The Indian Minority, in Burma,The Rise and Decline of an Immigrant Community -N. R. Chakravarti with a Foreword by Hugh Tinker

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The conditions under which Indian labour lived in Burma defy description. As early as 1878-9, the Report of the Rangoon
Municipality recorded that Indian coolies were living in”houses in a very dirty state with few small doors and windows;
in one house in 29th Street, there were found in one room 23 inmates—the dimension being only 18 X 14 feet.’ In his report for 1882, the Health Officer of Rangoon reported: “The health of the city is at all times of the year threatened by arrival of thousands of coolies by steamer from Madras.’ There was not
much improvement even in the 1930s. The Public Health Committee of Rangoon, appointed by the Government in September 1926, reported:In one room where we counted 50 coolies, the number allowed by regulation was 9. The conditions are indescribable. Every
inch of the floor space is occupied by a sleeping human being and others are to be found on shelves and bunks along the walls …The exhalations from overcrowded sweating humanity lying
actually on top of one another and breathing the same foul atmosphere over and over again must be sufficient to turn the strongest stomach.Even after a hundred years of unrestricted immigration, Indian settlers in Burma hardly exceeded 2 per cent of the population, but their influence was considerable,especially in Rangoon, the capital,which was virtually an Indian city.
Dr. Chakravarti’s book analyses the
economic and political conditions of
Indians in Burma, from 1900 to 1941,
and explains how they were finally forced to a massive exodus by Burmese nationalism and the Japanese invasion.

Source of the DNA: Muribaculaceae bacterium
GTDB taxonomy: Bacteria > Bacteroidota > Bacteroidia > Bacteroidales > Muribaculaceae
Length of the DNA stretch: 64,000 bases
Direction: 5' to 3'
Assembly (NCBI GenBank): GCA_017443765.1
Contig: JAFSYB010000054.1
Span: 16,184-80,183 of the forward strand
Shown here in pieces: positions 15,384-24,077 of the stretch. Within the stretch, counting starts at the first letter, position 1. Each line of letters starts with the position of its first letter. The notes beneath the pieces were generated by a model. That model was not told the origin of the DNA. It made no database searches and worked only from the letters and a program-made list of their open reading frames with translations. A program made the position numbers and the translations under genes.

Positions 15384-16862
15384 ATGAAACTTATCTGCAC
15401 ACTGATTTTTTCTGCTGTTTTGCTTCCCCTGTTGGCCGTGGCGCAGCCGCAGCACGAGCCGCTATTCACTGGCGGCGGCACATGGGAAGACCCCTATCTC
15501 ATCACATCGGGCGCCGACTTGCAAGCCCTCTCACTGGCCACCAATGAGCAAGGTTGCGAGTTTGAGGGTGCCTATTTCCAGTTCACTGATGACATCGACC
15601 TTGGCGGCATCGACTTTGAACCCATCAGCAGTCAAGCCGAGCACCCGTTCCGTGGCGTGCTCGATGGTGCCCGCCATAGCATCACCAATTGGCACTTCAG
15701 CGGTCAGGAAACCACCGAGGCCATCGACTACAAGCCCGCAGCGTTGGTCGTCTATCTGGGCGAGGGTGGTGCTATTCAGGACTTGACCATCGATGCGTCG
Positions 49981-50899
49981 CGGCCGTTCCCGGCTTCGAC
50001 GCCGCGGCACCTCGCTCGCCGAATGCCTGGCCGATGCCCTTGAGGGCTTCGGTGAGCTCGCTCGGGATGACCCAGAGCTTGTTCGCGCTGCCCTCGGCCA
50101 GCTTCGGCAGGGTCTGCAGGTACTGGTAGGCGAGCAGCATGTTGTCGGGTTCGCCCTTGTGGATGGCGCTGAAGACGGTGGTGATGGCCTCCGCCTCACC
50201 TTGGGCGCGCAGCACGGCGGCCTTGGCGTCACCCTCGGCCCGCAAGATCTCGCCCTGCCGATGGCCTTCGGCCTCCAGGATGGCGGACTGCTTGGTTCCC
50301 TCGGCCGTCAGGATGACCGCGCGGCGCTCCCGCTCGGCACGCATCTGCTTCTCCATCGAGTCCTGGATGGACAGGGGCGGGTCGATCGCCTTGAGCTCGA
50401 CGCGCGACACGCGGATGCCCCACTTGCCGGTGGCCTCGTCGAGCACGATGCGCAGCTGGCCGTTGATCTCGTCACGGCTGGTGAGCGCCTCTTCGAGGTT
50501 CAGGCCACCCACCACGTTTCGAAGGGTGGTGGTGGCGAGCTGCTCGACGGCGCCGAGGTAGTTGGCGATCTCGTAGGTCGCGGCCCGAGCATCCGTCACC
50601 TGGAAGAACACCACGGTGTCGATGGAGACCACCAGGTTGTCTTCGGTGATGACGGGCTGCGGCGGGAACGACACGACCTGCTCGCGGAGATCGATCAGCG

The role of the Indian Chettyar bankers who revolutionized Burma’s agriculture and trade, and the pathetic condition of the Indian labourers, are critically examined. On the political side, the author surveys the reasons for the growth of feeling against Indians and the circumstances which led to separation from India, and concludes that much unpleasantness could have been avoided by timely action on every side.This is the sad story of a minority race which lived for several generations in Burma, worked hard, and made tremendous contributions to the development of Burma over a period of more than one hundred years of British administration, only to be finally thrown out of their homes and vocations by the avalanche of international tragedies, namely, the Japanese invasion of 1942, a systematic destruction of Burmese economy both by the incoming Japanese and the advancing Indo-British army during 1942-5. To these were added the internal disorder which began in 1942, became endemic thereafter,and continued to take its heavy toll for many years.The purpose of this essay is not to blame anyone or any group or set of circumstances for this unhappy situation. The main purpose is to state the case, on the basis of ascertainable facts, fairly and without prejudice, to fill the gaps which have been observed in several documentations of the events, and to draw certain conclusions which may be of some use in clearing the minds of Indians and Burmmans.

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